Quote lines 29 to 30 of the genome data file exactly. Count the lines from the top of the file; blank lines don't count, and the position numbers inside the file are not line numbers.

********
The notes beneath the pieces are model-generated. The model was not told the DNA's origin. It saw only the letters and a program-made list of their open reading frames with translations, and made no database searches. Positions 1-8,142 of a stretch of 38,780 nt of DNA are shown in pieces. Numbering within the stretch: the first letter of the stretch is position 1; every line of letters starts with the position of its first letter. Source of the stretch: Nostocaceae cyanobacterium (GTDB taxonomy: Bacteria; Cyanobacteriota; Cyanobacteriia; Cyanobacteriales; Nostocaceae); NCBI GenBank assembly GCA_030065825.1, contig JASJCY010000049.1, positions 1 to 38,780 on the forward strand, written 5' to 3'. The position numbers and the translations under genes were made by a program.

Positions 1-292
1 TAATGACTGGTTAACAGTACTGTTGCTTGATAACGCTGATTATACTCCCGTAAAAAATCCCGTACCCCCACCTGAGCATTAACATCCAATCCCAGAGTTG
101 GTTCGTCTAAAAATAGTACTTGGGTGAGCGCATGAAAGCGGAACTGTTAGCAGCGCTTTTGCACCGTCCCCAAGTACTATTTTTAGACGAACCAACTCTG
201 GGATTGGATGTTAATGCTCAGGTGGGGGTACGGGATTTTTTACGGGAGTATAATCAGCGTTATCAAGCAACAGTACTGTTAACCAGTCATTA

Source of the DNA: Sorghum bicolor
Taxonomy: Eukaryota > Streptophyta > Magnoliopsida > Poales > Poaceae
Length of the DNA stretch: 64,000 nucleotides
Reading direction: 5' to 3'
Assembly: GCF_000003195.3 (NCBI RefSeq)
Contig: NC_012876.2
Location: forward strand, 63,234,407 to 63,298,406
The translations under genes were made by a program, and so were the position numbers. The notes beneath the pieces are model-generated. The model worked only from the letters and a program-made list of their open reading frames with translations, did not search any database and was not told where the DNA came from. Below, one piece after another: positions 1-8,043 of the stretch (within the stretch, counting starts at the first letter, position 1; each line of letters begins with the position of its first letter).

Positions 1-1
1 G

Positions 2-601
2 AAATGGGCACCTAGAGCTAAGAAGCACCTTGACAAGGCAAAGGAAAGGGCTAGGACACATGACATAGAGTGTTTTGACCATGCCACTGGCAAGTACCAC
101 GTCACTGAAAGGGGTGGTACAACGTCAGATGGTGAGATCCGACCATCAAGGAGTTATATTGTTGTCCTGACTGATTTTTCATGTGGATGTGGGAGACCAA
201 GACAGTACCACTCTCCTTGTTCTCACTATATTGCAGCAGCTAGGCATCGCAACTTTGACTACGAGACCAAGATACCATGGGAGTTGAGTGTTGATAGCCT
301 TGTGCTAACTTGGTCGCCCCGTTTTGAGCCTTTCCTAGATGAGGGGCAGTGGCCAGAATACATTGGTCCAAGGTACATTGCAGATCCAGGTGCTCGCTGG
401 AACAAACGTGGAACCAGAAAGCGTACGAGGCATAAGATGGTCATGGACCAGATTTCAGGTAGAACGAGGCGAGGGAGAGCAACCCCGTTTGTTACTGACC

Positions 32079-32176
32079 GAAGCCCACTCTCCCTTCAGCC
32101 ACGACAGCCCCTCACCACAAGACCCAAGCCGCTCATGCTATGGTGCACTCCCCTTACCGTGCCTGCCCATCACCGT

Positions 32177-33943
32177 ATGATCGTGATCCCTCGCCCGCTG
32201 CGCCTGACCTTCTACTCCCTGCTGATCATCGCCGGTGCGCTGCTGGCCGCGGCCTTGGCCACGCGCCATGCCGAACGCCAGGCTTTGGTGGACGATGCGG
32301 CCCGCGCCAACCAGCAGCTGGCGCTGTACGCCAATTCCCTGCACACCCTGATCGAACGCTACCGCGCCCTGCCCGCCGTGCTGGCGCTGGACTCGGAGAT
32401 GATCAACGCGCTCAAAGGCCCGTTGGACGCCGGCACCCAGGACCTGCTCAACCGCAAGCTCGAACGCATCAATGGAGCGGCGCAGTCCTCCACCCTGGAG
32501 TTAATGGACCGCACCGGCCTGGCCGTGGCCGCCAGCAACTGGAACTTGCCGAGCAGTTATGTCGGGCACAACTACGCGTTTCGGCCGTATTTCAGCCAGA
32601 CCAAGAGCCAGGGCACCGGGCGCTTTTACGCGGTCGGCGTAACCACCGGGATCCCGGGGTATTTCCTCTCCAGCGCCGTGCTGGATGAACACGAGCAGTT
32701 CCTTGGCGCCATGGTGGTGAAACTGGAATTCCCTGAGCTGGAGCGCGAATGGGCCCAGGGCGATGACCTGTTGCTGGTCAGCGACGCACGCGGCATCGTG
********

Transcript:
32401 GATCAACGCGCTCAAAGGCCCGTTGGACGCCGGCACCCAGGACCTGCTCAACCGCAAGCTCGAACGCATCAATGGAGCGGCGCAGTCCTCCACCCTGGAG
32501 TTAATGGACCGCACCGGCCTGGCCGTGGCCGCCAGCAACTGGAACTTGCCGAGCAGTTATGTCGGGCACAACTACGCGTTTCGGCCGTATTTCAGCCAGA